could have filed a motion to disqualify a judge under section 170.6 We are satisfied that the proper functioning of the juvenile justice system compels that the interests of society in general as well as of the juvenile in particular be protected. The trend of judicial decisions in the recent past indicates a desire on the part of the judiciary to extend to those subject to the juvenile court law the same procedural, substantive and constitutional safeguards and protection as are afforded adults under the portion of the justice system applicable to them. (See e.g. In re Mary B., 20 Cal.App.3d 816 [98 Cal.Rptr. 178]; In re D.A.S., 15 Cal.App.3d 283 [93 Cal.Rptr. 112]; In re Michael M., 11 Cal.App.3d 741 [96 Cal.Rptr. 887].) By the same token it appears equally desirable that society itself should be also afforded the same safeguards and protection when its interests are affected by the actions of criminally inclined juveniles. (Cf. Lois R. v. Superior Court, 19 Cal.App.3d 895
[97 Cal.Rptr. 158].) Thus a strong argument can be made that, even though the probation officer is the one designated to bring the proceedings, he is but a representative of endangered segments of society and that the People are the real party in interest in these proceedings.
We do not find it necessary however in the instant matters to decide that the People are in fact party to all juvenile court proceedings in order to be extended this protection. We conclude, for reasons to be stated, that in the instant proceedings the district attorney is appearing for a party and has the status to exercise the challenge. Welfare and Institutions Code section 681 provides that “In a juvenile court hearing, where the minor who is the subject of the hearing is represented by counsel, the district attorney shall, with the consent or at the request of the juvenile court judge, appear and participate in the hearing to assist in the ascertaining and presenting of the evidence.” As pointed out by respondent court the parties in section 601 and 602 proceedings are the minors and the petitioner (probation officer). In cases where requested by the court to appear and participate in the proceedings (§ 681) and in which the minor is represented by counsel the appearance by the district attorney is presumably for the purpose of assisting the probation officer and to assure to him as the representative of the interests adverse to those of the minors a measure of trained legal representation. It follows that under such circumstances the district attorney’s participation is that of an attorney for a party, the probation officer, and as such he is entitled to exercise the judicial challenge contemplated by Code of Civil Procedure section 170.6
Turning to the status of the district attorney in the instant case, we find
that on April 16, 1973, the presiding judge of the juvenile court acting under the authority of Welfare and Institutions Code section 681 directed that the district attorney appear and participate in all hearings brought in the juvenile court wherein a petition under Welfare and Institutions Code sections 601 or 602 had been filed. The directive provided “This participation shall consist of his appearance at all court hearings as the attorney for the petitioner.” (Italics added.) We consider this directive to be a forceful request for the district attorney’s appearance on behalf of a party. Such being the case, we are at a loss to understand the position now being taken by respondent court that the district attorney has no status to exercise the challenge. By order of the court he is made attorney for the petitioner — the probation officer. The probation officer is conceded to be a party in each of these cases with the right to exercise a section 170.6 challenge. As an attorney for a party the district attorney may exercise the challenge on behalf of his client.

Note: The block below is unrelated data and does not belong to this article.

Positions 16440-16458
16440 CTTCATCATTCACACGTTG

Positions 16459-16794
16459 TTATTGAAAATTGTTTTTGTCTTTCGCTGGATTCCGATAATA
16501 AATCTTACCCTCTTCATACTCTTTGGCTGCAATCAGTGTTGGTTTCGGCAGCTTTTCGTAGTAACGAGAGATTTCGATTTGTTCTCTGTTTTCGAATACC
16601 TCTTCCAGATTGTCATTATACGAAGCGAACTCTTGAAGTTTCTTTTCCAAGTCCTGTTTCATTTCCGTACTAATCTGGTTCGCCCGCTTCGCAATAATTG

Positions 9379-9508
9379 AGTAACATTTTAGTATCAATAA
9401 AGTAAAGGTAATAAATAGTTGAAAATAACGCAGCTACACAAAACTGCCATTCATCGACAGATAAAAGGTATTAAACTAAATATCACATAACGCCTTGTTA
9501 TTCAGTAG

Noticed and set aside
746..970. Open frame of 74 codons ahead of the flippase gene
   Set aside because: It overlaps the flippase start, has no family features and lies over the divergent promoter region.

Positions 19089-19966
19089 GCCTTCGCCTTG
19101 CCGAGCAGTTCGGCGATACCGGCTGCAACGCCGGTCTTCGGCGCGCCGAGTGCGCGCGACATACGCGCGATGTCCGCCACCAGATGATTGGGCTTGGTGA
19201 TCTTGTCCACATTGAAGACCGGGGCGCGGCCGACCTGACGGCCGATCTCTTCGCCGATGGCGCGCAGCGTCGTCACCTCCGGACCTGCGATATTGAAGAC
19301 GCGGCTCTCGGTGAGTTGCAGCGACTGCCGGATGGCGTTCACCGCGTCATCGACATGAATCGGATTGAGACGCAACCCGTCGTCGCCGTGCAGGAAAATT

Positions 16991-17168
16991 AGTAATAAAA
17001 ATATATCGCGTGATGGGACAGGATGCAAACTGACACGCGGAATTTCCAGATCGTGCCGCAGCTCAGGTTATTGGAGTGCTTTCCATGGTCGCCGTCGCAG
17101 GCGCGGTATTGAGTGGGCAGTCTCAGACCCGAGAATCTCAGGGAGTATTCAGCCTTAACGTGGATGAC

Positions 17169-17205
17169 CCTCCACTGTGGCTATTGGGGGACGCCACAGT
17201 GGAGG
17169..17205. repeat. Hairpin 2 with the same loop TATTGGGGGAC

The alternate writ is discharged and the stay order terminated. Let a peremptory writ issue directing respondent court to annul and vacate its orders of October 10 and 23, 1974, and to make new and different orders granting the relief sought by petitioner in each proceeding.
Ford, P.J., and Potter, J., concurred.
“(1) No judge or court commissioner of any superior, municipal or justice court of the State of California shall try any civil or criminal action or special proceeding of any kind or character nor hear any matter therein which involves a contested issue of law or fact when it shall be established as hereinafter provided that such judge or court commissioner is prejudiced against any party or attorney or the interest of any party or attorney appearing in such action or proceeding.
“(2) Any party to or any attorney appearing in any such action or proceeding may establish such prejudice by an oral or written motion without notice supported by affidavit or declaration under penalty of perjury or an oral statement under oath that the judge or court commissioner before whom such action or proceeding is pending or to whom it is assigned is prejudiced against any such party or attorney or the interest of such party or attorney so that such party or attorney cannot or believes that he cannot have a fair and impartial trial or hearing before such judge or court commissioner.”